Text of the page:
If the male connector 14 is removed from the external RF port 40 of the communication device, the base of transistor 44 is pulled to the emitter of transistor 44, effectively turning transistor 44 off to produce a high voltage at control port A of RF switch 34. Transistor 46 is turned off by the high voltage at its base, thus applying a negative voltage to RF switch control port B of the RF switch. When a positive voltage is applied to RF switch control port A and a negative voltage applied to control port B, RF power will be routed from the receiver/transmitter to the integral antenna of the transceiver.
According to another aspect of the invention, it is possible to modify the design the power adapter to include a user-selectable switch for determining whether or not RF signals should be coupled to the external connector. In particular, FIG. 4 shows the power adapter with resistor 37 and a user-selectable switch 70 for allowing RF power to be coupled either to the portable's integral antenna or the external antenna at the user's discretion. By closing switch 70, the circuitry in communication device 30 is actuated as described above to route the RF signals from transceiver 38 to external RF port 40 of the communication device. If switch 70 is left open, the same effect of removing connector 14 from external port 40 of communication device 30 as described above occurs and the RF signals will be coupled from transceiver 38 to integral antenna 32. The adapter of FIG. 4 can be used with a communication device having circuitry as shown in FIG. 3.
According to another aspect of the present invention, a connector could be used wherein the RF signals are automatically coupled to the external antenna when the external antenna is connected to the external RF port power adapter. FIG. 5 shows the preferred connector 16 of power adapter 10 for allowing automatic RF port selection. In particular, the female mini-UHF antenna connector 22 is specifically designed with a split center conductor socket, the two halves of which are normally electrically isolated. One half of the socket is connected normally to inner conductor 25 of transmission line 23. The other half of the socket is connected to resistor 37 which is coupled to ground. When the user plugs in a standard external antenna, two halves of the center conductor socket are connected by the male end 20 of the external antenna plug. This causes a connection to ground to be established through a resistor 37 which actuates the switch control circuitry of the communication device to couple RF signals to the external antenna as described above. Accordingly, RF signals are automatically coupled to the external antenna when the external antenna is connected.
Turning now to FIG. 6, an alternate embodiment of connector 16 of power adapter 10 for allowing automatic RF port selection is shown. In the alternate embodiment, an additional contact 80 is integrally associated with connector 16. Additional contact 80 is normally electrically isolated from outer conductor 21 of connector 16. The additional contact 80 is coupled to a resistor 37, the other end of which is coupled to inner conductor 25 of transmission line 23. Between that coupling point and inner conductor 22 of connector 16, there is also disposed a DC blocking capacitor 35. When a standard coaxial antenna is connected, outer conductor 19 of the connector for the external antenna couples additional contact 80 to the outer conductor 21 of connector 16, completing the path to ground through resistor 37, wherein RF signals are automatically coupled to the external antenna. The connectors of FIG. 5 and FIG. 6 allow the user to operate the power adapter and utilize the integral antenna of the communication device if so desired, by simply not connecting an external antenna.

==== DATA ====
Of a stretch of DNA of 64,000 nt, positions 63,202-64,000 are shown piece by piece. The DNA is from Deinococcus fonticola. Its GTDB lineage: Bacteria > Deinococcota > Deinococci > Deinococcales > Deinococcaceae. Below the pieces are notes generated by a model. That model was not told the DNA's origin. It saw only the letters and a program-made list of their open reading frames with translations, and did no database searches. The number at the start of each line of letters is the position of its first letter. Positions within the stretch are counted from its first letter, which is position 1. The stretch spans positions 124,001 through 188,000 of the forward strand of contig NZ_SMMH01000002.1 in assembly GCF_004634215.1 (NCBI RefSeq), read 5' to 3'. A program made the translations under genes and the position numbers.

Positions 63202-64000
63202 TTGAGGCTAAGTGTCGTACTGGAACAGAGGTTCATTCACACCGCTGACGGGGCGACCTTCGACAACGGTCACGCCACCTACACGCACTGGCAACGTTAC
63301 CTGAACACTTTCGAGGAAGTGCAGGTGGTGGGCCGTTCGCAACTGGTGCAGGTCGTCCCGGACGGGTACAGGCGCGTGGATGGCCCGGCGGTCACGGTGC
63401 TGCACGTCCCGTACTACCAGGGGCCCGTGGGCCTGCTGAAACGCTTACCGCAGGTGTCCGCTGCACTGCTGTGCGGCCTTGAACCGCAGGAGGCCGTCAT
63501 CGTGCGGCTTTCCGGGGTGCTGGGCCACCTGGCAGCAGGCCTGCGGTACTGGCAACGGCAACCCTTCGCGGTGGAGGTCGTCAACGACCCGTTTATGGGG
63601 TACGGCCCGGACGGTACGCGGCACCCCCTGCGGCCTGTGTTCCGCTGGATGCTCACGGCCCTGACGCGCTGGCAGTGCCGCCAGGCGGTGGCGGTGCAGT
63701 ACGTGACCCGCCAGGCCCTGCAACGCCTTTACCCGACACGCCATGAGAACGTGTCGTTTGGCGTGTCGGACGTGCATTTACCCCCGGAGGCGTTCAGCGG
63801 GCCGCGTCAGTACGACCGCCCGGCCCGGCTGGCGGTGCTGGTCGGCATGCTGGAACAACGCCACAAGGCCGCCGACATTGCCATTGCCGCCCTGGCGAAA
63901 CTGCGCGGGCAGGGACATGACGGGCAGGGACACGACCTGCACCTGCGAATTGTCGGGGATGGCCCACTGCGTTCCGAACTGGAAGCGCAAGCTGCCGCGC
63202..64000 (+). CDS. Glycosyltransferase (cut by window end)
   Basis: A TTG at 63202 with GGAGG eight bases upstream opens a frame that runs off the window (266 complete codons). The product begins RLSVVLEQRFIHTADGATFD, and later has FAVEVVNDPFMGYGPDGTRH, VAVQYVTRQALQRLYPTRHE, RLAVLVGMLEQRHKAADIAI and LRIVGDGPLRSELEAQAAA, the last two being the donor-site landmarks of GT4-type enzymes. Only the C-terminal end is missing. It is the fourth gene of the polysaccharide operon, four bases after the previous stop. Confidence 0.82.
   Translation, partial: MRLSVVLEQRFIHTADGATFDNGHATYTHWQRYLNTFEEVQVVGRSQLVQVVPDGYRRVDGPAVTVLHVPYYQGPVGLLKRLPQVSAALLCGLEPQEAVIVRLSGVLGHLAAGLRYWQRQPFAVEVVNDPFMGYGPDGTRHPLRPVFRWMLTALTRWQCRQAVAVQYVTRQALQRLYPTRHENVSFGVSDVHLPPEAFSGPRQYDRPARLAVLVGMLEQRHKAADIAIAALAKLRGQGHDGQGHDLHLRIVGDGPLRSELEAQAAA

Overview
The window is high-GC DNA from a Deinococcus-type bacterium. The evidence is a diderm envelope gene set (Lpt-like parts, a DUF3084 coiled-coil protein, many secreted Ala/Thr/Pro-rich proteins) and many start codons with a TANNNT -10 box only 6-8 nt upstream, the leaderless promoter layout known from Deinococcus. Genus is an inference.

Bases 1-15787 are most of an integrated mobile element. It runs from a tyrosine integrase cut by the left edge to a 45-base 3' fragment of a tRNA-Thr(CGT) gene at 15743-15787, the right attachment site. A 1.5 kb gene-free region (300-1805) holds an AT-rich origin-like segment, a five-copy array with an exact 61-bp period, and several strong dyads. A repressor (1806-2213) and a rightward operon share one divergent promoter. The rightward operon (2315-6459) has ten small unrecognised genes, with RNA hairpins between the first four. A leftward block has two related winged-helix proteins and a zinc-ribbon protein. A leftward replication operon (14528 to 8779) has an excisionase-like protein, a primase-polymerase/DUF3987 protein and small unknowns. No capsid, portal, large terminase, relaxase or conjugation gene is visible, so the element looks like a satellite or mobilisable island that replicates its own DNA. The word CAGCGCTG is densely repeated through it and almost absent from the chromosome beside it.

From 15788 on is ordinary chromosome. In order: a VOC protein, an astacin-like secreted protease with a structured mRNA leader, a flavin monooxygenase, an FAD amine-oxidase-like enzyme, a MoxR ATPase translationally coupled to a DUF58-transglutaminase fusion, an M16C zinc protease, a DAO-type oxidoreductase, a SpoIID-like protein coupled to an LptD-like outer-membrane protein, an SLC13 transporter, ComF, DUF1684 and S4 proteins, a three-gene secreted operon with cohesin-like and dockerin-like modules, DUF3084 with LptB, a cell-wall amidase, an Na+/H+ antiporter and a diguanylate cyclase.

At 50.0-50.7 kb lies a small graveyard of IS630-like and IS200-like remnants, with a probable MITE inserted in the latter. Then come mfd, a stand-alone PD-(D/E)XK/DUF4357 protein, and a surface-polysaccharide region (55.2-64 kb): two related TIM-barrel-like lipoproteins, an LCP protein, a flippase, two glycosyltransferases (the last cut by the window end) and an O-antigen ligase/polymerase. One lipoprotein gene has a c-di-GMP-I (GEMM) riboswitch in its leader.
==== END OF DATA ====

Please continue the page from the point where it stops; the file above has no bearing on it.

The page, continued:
Turning now to FIG. 7, a preferred external antenna 90 which could be coupled to the power adapter of FIG. 2 is shown. In particular, the antenna of FIG. 7 incorporates DC blocking capacitor 35 and resistor 37 which provides a path to ground. Therefore, when the external antenna is connected, the communication device will automatically couple RF signals through the adapter assembly to the external antenna as described above. Antenna base 92 may incorporate a magnet or window clip to attach the antenna to the vehicle.
Turning now to FIG. 8, an alternate embodiment of an external antenna to be coupled to the power adapter of FIG. 2 is shown. External antenna 90 includes a loading coil 94 which acts as an autotransformer to provide impedance matching between the antenna 17 and the transmission line 18. Because of the construction of the loading coil, a direct current path to ground is provided which will cause the circuitry in the communication device to couple RF signals through the adapter assembly to the external antenna.
In summary, the present invention provides a simple device for coupling both power and RF signals from a cigarette lighter adapter to a communication device by way of a single cable. Accordingly, the invention simplifies the connection of an external antenna to a portable cellular telephone employing such a power adapter. Also, the power adapter can be configured to allow for the selection of the external antenna by selectively employing an resistor in the adapter, or in the external antenna, to effect the coupling of RF signals to the external antenna.
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|U.S. Classification||455/575.7, 455/571, 455/575.9|
|International Classification||H04B17/00, H04W24/00, H04L9/32, H04M1/725, H04B1/38, H04M1/727, H04W12/06|
|Cooperative Classification||H04W12/04, H04M1/72505, H04B1/3877, H04M1/727|
|European Classification||H04W12/04, H04M1/725C2, H04B1/38P6, H04M1/727|
|Sep 29, 2004||FPAY||Fee payment|
Year of fee payment: 4
|Sep 18, 2008||FPAY||Fee payment|
Year of fee payment: 8
|Dec 13, 2010||AS||Assignment|
Owner name: MOTOROLA MOBILITY, INC, ILLINOIS
Free format text: ASSIGNMENT OF ASSIGNORS INTEREST;ASSIGNOR:MOTOROLA, INC;REEL/FRAME:025673/0558
Effective date: 20100731
|Sep 27, 2012||FPAY||Fee payment|
Year of fee payment: 12
|Oct 2, 2012||AS||Assignment|
Owner name: MOTOROLA MOBILITY LLC, ILLINOIS
Free format text: CHANGE OF NAME;ASSIGNOR:MOTOROLA MOBILITY, INC.;REEL/FRAME:029216/0282
Effective date: 20120622
|Apr 7, 2015||AS||Assignment|
Owner name: GOOGLE TECHNOLOGY HOLDINGS LLC, CALIFORNIA
Free format text: ASSIGNMENT OF ASSIGNORS INTEREST;ASSIGNOR:MOTOROLA MOBILITY LLC;REEL/FRAME:035377/0001
Effective date: 20141028